I recently launched a new electronic dance music blog. We cover all of the house, trance, dubstep, glitch, and electro genre’s that are really changing a generation. Fandom aside, I have seen an incredible increase in traffic through the last two weeks since it’s original launch. All traffic data and metrics shown in this blog post are from 9/26/11 to 10/9/11.
Social Traffic Analyzation
The main referral of traffic has been our facebook page where at the time of this post we have around 167 fans. Facebook users spend an average of 6:13 on the website (long time is because we feature a lot of songs) and the bounce rate is 57%. It should be noted that the website isn’t optimized for users to click through more than one page. Twitter is sending much less traffic (around 75 hits), but the average time on the website is 10:42.
It’s important to analyze these metrics because clearly a twitter follower is worth more than a facebook fan given the amount of time that they spend on the site. I haven’t optimized for advertisements at this time, but when the site reaches a higher critical mass it will be more profitable for me to focus marketing on twitter.
Organic Traffic Analyzation
It’s always been my mantra that organic traffic will take a larger investment, but at this time it’s still a better strategy to have pages and content properly optimized rather than constantly look for ppc, social, or other means to drive traffic. Organic however does take time and can definitely be frustrating at times.
The site has been up for two weeks and more than 50 posts have been published since that time. Posts are typically less than 100 words and include an embedded audio file, so that readers can listen to the new song. If you look at the traffic stats from day one, you’ll clearly see that almost none of the traffic was being sent through google. This can be attributed to the lack of content on the site prior to launch date and also the lack of authority for the domain.
So day one of the official launch we were only seeing seven hits from search engines. Very quickly I was able to establish traffic to the site through social networking sites; with almost the entire amount coming through Facebook. This is because it’s much easier for something to go viral on facebook and easy to increase the number of views by interacting with the post (likes & comments). So social should always be a huge part of what you’re doing when you first launch your blog. If you already have an established platform, that’s great! But, it’s not too difficult to start pushing out great content on the network and spamming your friends :).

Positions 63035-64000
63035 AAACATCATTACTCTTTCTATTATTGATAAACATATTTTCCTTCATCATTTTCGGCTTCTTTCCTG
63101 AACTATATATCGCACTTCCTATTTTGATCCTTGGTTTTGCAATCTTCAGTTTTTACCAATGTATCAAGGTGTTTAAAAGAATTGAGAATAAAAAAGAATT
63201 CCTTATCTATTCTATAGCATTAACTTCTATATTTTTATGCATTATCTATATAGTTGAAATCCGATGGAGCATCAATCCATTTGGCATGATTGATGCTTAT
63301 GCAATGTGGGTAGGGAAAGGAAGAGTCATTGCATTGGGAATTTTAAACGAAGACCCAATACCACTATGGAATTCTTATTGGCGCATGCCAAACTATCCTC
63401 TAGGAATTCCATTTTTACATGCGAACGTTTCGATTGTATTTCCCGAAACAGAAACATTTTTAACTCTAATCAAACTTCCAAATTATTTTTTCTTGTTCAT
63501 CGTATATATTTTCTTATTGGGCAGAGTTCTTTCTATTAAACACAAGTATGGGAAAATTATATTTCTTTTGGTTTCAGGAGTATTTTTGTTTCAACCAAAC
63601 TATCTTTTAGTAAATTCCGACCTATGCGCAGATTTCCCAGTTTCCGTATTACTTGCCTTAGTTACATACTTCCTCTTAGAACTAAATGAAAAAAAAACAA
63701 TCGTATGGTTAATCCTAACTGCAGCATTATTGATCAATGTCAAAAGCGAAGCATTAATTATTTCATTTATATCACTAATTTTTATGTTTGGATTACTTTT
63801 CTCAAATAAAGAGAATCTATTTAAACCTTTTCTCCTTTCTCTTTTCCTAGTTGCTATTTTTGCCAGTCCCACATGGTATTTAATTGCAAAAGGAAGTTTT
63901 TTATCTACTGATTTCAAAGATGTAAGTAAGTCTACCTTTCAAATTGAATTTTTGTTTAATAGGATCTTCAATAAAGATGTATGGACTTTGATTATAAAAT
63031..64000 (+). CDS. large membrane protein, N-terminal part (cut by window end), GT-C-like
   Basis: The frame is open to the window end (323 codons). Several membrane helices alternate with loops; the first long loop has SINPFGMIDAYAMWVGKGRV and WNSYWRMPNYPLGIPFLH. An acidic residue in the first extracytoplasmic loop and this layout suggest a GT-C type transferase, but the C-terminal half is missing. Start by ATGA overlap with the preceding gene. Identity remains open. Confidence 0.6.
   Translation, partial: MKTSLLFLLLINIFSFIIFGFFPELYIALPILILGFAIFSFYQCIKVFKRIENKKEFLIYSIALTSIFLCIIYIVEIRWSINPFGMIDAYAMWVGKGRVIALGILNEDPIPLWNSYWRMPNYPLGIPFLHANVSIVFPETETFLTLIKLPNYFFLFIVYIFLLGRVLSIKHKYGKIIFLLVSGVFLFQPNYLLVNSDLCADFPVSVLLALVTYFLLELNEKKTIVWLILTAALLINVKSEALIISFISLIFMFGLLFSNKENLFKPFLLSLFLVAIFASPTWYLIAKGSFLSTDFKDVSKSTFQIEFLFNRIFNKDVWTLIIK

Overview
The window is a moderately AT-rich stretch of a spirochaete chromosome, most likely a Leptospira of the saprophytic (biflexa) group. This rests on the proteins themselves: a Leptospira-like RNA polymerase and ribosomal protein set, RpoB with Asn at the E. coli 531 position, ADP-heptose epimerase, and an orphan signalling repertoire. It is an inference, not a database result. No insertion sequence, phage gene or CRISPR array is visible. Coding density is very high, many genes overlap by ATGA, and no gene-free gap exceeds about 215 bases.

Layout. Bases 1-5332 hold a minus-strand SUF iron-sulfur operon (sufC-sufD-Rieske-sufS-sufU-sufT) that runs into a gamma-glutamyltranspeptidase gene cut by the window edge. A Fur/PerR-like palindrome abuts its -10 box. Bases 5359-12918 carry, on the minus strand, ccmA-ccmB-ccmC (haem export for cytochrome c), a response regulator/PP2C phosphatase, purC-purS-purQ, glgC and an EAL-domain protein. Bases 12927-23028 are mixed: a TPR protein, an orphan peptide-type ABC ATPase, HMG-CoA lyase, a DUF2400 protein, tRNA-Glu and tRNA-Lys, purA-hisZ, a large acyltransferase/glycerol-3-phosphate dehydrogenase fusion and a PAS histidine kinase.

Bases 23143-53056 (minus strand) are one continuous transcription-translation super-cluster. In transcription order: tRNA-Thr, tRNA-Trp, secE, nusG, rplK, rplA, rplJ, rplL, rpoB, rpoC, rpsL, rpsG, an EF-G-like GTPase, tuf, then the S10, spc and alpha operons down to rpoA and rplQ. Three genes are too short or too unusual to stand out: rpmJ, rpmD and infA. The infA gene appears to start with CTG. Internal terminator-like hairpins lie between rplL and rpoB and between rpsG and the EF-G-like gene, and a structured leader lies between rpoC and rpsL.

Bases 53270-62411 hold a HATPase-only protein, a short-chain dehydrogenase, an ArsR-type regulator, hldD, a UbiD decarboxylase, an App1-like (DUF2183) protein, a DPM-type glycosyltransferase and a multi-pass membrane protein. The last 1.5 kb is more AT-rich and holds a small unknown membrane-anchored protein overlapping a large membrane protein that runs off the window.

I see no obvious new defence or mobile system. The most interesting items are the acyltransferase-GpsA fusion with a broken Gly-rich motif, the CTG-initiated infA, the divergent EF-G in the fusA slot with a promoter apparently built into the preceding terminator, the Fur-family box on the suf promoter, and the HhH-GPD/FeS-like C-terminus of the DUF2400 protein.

Fast forward to yesterday October 9th, 2011. We don’t push any content over the weekend because most of my writers (team of 5) are busy doing weekend things. So generally traffic numbers are much lower than our all time high of around 250 hits (the highest traffic came from one post about the new Rihanna feat Calvin Harris track We Found Love). Here is what the analytics look like for that day.
So organically we’re getting the majority of traffic from Google, while also seeing our referring websites through Facebook and Twitter send people as well. Part of our strategy has also been to establish relationships within bloggers in our market segment and while that has not really gained significant traction, it is just as important to establish relationships and network online as it is offline.
The organic traffic is coming in due to our pages being highly optimized and the proper tags of all content, images, and songs. Another tip that usually goes forgotten is proper image tagging. Image search is highly underrated as a means to bring in new traffic especially for a brand new blog or website. We hosted an image of the Spin October Magazine Cover featuring Skrillex that has sent over 150 hits to the blog so far. While the bounce rate is high around 81%, some of the users explore the website and listen to our songs. It’s free so why not?
Through launching multiple blogs and affiliate websites, I’ve found that if you want to launch a new site it’s important to build content on it first. Meaning if I plan on launching a music blog soon, before I build the final design, assemble a team, establish workflows… etc that I really hammer out the content strategy. This includes doing extensive keyword research and finding niches to exploit. When you throw content on the website months before launch, it can significantly help in the organic rankings.
- I changed the link structure to incorporate the full date at the end of the post rather than the beginning. Similar to Business Insider.
- I push content to facebook manually and have it automatically fed to the twitter account
- Using a facebook comment only system allows my content to be posted automatically to walls increasing viral-ability (probably not a word)
- This is the first team that I’ve assembled for a blog project and it’s working incredibly well
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